Understanding Bitcoin and other cryptocurrencies
You cannot pay your taxes with it, buy products at major retailers or pay for your hotel room with it. Still, Bitcoin — and other cryptocurrencies such as Litecoin, Ethereum, Dash and Ripple — are
considered by many financial experts to be at the forefront of a monetary revolution.
Investors are making and losing big sums of money on these volatile currencies, whose values ascend and plummet dramatically from month-to-month and even week-to-week. Criminals have used cryptocurrencies to keep private their financial transactions. Even the leader of Russia, Vladimir Putin, has suggested his country is considering creating its own cryptocurrency to circumvent U.S. and European sanctions that have been enacted against Russia.
Some argue the beauty and power of cryptocurrencies is they are both easily transferrable, person-to-person, and that those transactions are anonymous. Others argue they are currencies that aid and abet outlaw activities. How? The identities of those who possess cryptocurrencies are hidden through the use of a “private key” that is a long chain of numbers and letters. Some consider those private keys to be un-hackable.
But let’s back up a moment. The whole cryptocurrency realm is confusing to most people. Keep this in mind, say fiscal experts: Money is simply an accounting system, a way of keeping a record of who owns (and owes) what and to whom. Enter Bitcoin, a digital, Internet-based accounting system that records transactions and the value exchanged. By monitoring and updating a cryptocurrency’s ledger, one can remove the middleman and eliminating or greatly reducing the fees and inefficiencies imposed by banks and other financial service providers. Consider that when remittances are sent to assist family members and friends in other countries, a simple $100 transaction can cost as much as $5 to $10 in fees.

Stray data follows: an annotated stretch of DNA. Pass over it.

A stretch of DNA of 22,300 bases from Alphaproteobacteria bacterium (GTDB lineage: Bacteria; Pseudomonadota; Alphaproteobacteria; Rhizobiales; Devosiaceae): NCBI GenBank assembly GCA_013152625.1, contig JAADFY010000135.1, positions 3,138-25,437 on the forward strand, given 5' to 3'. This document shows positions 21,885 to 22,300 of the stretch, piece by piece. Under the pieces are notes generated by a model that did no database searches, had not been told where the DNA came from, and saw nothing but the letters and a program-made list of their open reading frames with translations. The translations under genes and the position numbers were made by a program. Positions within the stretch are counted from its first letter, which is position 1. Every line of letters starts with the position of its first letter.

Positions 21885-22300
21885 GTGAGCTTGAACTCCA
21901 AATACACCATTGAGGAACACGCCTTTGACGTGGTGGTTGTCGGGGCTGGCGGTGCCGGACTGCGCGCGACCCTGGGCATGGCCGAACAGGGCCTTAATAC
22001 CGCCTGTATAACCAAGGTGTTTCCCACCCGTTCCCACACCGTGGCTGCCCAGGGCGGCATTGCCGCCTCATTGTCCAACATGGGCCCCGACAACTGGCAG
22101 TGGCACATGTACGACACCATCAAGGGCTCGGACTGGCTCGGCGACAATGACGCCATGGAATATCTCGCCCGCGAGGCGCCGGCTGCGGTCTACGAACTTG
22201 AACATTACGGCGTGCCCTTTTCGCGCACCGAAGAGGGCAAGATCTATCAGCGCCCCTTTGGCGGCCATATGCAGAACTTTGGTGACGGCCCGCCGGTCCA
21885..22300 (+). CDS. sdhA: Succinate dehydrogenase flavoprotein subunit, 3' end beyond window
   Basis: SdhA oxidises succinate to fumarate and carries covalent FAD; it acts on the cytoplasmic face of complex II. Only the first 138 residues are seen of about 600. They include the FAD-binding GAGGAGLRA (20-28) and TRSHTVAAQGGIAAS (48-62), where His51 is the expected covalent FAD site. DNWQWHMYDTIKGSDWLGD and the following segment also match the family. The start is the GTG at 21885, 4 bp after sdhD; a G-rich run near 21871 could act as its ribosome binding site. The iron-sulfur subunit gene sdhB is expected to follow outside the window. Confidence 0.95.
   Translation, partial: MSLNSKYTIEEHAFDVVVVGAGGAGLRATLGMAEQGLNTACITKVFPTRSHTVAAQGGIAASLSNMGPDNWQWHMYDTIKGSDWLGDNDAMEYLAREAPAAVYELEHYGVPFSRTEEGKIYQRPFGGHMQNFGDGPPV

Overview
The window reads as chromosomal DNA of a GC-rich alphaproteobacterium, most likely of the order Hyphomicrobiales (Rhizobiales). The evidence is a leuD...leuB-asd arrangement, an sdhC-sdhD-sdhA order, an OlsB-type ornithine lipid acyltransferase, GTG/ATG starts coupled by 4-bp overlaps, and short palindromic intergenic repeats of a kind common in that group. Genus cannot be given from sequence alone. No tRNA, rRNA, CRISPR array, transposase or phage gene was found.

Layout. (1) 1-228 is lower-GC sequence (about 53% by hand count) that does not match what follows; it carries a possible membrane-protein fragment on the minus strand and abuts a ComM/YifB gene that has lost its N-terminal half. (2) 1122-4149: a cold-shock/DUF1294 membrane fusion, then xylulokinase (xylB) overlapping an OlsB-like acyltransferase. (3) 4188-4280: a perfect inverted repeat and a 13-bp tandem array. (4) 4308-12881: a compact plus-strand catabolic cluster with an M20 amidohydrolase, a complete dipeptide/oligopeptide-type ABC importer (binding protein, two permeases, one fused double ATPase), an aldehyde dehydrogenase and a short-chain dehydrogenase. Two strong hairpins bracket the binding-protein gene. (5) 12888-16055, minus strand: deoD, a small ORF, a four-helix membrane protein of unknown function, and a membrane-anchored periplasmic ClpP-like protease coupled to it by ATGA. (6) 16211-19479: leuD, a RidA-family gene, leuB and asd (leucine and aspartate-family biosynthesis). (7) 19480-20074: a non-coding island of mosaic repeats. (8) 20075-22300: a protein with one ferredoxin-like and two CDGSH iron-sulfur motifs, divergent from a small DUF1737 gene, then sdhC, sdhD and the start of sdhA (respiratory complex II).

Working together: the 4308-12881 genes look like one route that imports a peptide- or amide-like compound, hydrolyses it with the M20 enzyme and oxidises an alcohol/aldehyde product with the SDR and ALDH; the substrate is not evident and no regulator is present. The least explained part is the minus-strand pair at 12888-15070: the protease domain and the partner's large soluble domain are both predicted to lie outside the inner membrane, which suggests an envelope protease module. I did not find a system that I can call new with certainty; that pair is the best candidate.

“It’s kind of remarkable that this idea of Bitcoin was launched just a few weeks after Lehman Brothers went bankrupt and the whole financial system nearly collapsed,” says New York Times’ reporter Nathaniel Popper. “I think what the crisis showed is that the existing system had some major flaws. It wasn’t working and people were hungry for some sort of alternative.”
It is blockchain technology that records each and every cryptocurrency exchange. Transactions are recorded in the blockchain as a permanent record that cannot be altered or hacked. (That is an especially important point when one remembers that J.P. Morgan, Home Depot, Target and many other companies have had their client data hacked and stolen by cyber criminals. By contrast, a cryptocurrency ledger resides on thousands of computers rather than a single location.) At least that is the argument made by blockchain advocates. Blockchain “wallets” are encrypted, so the identity of those doing the spending is kept secret.
Of course, there is much more that could be explained. Suffice it to say the world has entered a brave new world of finance. Whether cryptocurrency will truly stand the test of time and become a more exchangeable form of money remains to be seen. But the technology is in play and we are watching it with great interest.
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